General Electric Co. might have had DreamWorks snatched out of its grasp at the last minute, but the conglomerate's two movie divisions, Universal Pictures and Focus Features, bested their corporate rivals Tuesday in scooping up the most Golden Globe nominations, 22, for the widest array of pictures.
With kudos raining down on "Brokeback Mountain," "The Producers," Rachel Weisz, Russell Crowe and Steven Spielberg, the bounty suggests that big business hasn't yet managed to kill off all intelligence in Hollywood. The films honored have ranged from the political ("Munich," "The Constant Gardener") to the culturally risky ("Brokeback Mountain") to the entertaining ("Pride & Prejudice," "King Kong").
"What I'm really proud of is really the diverse and eclectic range of movies that we have," said Universal Chairwoman Stacey Snider, who supervises both divisions. "We try not to see what other people are doing and say, 'Ooooh, let's do that.' We try to follow an organic approach and feel for the marketplace."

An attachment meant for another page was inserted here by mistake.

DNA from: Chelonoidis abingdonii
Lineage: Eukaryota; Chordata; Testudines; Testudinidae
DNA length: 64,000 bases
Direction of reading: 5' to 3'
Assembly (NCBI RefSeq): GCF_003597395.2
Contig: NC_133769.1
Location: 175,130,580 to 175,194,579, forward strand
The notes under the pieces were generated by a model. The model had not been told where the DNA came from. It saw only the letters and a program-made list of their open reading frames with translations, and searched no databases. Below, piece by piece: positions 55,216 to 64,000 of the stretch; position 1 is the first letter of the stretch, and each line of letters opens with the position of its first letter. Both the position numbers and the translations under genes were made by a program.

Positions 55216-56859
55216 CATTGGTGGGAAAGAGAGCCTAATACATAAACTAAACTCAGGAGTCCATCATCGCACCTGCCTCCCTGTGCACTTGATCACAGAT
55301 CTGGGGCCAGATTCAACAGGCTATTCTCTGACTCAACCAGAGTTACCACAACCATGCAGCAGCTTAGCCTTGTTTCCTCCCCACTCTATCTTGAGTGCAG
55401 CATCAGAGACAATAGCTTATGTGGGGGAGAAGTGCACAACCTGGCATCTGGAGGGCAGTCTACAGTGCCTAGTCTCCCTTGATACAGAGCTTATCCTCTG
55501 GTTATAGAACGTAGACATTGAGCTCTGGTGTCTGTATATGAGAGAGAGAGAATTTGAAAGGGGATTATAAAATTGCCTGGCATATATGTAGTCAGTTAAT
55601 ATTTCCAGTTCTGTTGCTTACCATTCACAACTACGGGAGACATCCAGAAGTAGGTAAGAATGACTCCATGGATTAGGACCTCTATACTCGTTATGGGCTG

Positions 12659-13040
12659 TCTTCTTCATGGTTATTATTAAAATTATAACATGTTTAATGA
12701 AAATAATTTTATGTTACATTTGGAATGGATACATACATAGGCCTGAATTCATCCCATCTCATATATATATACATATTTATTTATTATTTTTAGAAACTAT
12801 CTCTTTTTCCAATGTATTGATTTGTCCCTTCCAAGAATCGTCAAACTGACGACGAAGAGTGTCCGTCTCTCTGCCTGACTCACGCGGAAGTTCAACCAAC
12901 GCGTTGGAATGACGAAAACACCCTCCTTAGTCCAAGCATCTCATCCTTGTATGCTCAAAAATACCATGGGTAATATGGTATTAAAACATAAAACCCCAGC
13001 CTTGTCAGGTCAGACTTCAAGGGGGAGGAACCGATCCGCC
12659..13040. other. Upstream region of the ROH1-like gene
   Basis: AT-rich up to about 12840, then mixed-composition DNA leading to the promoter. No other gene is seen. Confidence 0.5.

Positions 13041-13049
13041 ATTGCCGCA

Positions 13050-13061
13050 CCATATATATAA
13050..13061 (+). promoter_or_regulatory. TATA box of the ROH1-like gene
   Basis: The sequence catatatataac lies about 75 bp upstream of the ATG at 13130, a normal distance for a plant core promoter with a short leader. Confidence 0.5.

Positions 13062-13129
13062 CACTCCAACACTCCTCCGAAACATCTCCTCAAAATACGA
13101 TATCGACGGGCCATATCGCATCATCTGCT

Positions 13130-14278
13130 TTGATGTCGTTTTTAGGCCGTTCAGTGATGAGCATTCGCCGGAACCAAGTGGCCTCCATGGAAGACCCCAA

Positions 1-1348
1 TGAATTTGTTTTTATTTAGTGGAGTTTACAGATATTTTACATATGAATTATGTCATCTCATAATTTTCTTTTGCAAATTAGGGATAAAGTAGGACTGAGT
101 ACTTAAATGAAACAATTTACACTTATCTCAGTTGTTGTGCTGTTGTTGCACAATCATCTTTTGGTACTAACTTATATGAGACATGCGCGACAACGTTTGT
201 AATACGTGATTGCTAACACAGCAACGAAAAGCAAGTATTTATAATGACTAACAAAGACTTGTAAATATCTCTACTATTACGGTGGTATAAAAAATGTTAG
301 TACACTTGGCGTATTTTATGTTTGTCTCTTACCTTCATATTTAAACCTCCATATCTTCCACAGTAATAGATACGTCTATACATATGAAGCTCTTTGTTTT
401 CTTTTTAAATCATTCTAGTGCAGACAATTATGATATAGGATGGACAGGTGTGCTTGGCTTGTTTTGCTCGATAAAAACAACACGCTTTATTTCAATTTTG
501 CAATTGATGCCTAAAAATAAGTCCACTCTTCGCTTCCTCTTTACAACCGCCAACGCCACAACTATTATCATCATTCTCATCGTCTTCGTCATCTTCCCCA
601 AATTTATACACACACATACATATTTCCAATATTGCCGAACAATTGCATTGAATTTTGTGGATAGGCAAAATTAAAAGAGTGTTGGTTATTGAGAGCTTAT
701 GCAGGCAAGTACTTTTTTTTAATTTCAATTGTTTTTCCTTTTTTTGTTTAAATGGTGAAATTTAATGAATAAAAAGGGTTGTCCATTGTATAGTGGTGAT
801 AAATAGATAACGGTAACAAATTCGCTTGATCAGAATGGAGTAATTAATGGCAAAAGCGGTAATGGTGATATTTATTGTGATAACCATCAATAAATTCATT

Three of Universal's most ambitious projects -- "Munich," "Cinderella Man" and "King Kong" -- received multiple nominations, but not in the all-important best picture category. Still, "The Producers" landed that gold ring, as well as acting nominations for two of its headliners, Nathan Lane and Will Ferrell. The general adulation and the arrival of Peter Jackson's "King Kong," widely expected to be a box office juggernaut, is also a boon to the studio, which ranks as one of the most popular places to work in Hollywood.